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Thread: Arms and Legs

  1. #1
    Join Date
    Oct 2011
    Williamsburg, VA

    Default Arms and Legs

    Portraying Medical Staff, we have all heard, read, and interpreted "piles of amputated arms and legs" in and around field hospitals after a battle. Specifically, I am researching the hospitals in Williamsburg, Virginia, after the battle of May 5, 1862. We have over 30 locations that we know were used for emergency medical care during and after the fighting here, and we have several primary source accounts of such piles of amputated limbs in places like a church basement and the stairwell of a college building.

    A question that has come up in my research is "what happened to the actual amputated parts?" Were they buried? That would mean that we should have a lot of forgotten graves of body parts around the town. But we've had a LOT of archaeology around the town in the last 80 years or so, and no one has ever found such a thing.

    Maybe I just haven't read the right stuff, but...

    Does anyone know of any US/CS regulation, directive, instructions, whatever, on an official procedure for the disposal of amputated limbs from a field hospital?

    Failing this, does anyone know of any primary source that refers to disposing of amputated limbs?

    Any info or thoughts would be appreciated...

    Carson Hudson
    Williamsburg, VA

  2. #2
    Join Date
    May 2012

    Default Good Question

    Thats a very good question. I have joined a Confederate unit here in Maryland as a surgeon. I have done alot of reading on Civil War medicine and have not read about what happened to the body parts. I have often wonder that myself.

    Brian "Doc" Butcher

  3. #3
    Join Date
    Jul 2006


    sometimes they were burried but most often they were burned some went to med students for research
    D. Meister

    Surgeon CSA

    Assistant Surgeon USA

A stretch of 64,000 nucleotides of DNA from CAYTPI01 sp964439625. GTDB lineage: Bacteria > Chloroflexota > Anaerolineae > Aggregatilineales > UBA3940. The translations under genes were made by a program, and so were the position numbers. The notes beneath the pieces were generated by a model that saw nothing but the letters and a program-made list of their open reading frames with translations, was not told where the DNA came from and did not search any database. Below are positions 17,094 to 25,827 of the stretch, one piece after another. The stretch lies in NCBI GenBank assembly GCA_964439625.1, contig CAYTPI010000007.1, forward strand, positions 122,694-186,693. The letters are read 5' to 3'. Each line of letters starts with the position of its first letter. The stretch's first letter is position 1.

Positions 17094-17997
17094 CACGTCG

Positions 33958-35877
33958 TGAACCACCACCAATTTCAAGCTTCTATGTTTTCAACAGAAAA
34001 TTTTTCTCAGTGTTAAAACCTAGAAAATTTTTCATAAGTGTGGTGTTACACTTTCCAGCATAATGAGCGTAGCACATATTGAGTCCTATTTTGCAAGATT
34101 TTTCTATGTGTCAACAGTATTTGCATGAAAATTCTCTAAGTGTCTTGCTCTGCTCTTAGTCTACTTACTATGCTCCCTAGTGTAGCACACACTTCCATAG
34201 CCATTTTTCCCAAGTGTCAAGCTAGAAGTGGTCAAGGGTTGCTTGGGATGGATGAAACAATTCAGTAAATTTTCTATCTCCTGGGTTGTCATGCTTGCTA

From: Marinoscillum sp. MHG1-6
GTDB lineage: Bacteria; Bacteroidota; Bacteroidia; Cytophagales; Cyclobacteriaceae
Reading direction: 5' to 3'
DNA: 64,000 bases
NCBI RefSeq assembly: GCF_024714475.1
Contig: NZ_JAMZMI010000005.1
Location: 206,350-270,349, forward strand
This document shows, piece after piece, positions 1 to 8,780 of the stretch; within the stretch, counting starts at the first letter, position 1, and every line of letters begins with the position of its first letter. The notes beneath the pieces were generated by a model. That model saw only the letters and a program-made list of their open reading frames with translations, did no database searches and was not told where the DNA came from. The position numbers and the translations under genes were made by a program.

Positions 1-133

4. #4


    Yes, some were buried. There is at least one "parts" grave at Arlington. Most were burned in the same way as the animal carcasses were burned after Gettysburg.

    Decaying remains were known to be a source of disease and a health problem during the war, they were taken care of rather quickly.

  5. #5
    Join Date
    Apr 2011
    Central Va


    Couple years ago in Richmond close to where one of the hospitals existed then... They were doing some excavation work on and beside the roadway and uncovered a pit full of amputated limb bones, thought to have been from the war era Appeared they just went out back dug a deep round hole and tossed them in and covered it over... It was an unexpected find in the middle of the city like that.... several cemeteries not far away seems they would have deposited them there instead...
    Frederick Sineth
    14th Virginia Infantry Regt Co. A & I
    - 106th Penna Vol Co.F
    - Pegrams Va Artillery

    - 150th Sailors Creek
    - 150th Appomattox-NPS
    - "Floyds Folly" - Carnifax Ferry

  6. #6
    Join Date
    Mar 2008


    Let us not forget some of these limbs thankfully ended up heading back to DC for the Army to evaluate and use in research. Many of which still reside today in the US Army Medical Museum. Sickles used to visit his leg.
    1st LT Brian Schwatka
    Staff Asst Surgeon
    Medical Staff Regiment USA(Reenacted)
    Attached 3RD US Regular Infantry Co K(Reenacted)
    Attached 17th Corp Field Hospital(Reenacted)

  7. #7
    Join Date
    Sep 2007
    Near Hanover, PA


    So, what would common sense tell you was done with the amputated limbs? On a hot day, near a hospital?
    "Grumpy" Dave T.

    "Yet, despite these small numbers, Kernstown was one of the most decisive engagements of the war. The Confederates, Under Jackson, though soundly defeated, ultimately lost the most. As historian Bruce Catton observed: ‘The victory meant nothing at all, whereas the mere fact that the battle had been fought meant a great deal.’ Indeed, the ramifications of this odd little affair reached all the way to President Lincoln."

  8. #8
    Join Date
    Feb 2006


    I'd bury them. So, apparently, would they:

    See p. 109:

    "Part of my leg is buried in Virginia, part of it in New York; I don't know where the rest of my body will be buried."

    See also Circular No. 4, SGO March 25, 1863. One of the assistant surgeons in the divisional field hospital is responsible for records and proper burial of the dead. Another is responsible for the tents, straw, cooking, &c. It makes sense that limbs would be buried since you're already digging graves for the corpses, not to mention sinks and shambles. Besides that, burning the limbs would mean taking firewood from the guy overseeing the cooking and filling the air with something other than the smell of food.

    Of course, I guess like everything else it depends. In the Wilderness, premature cremation was not an unknown phenomenon.
    M. A. Schaffner
    Midstream Regressive Complainer


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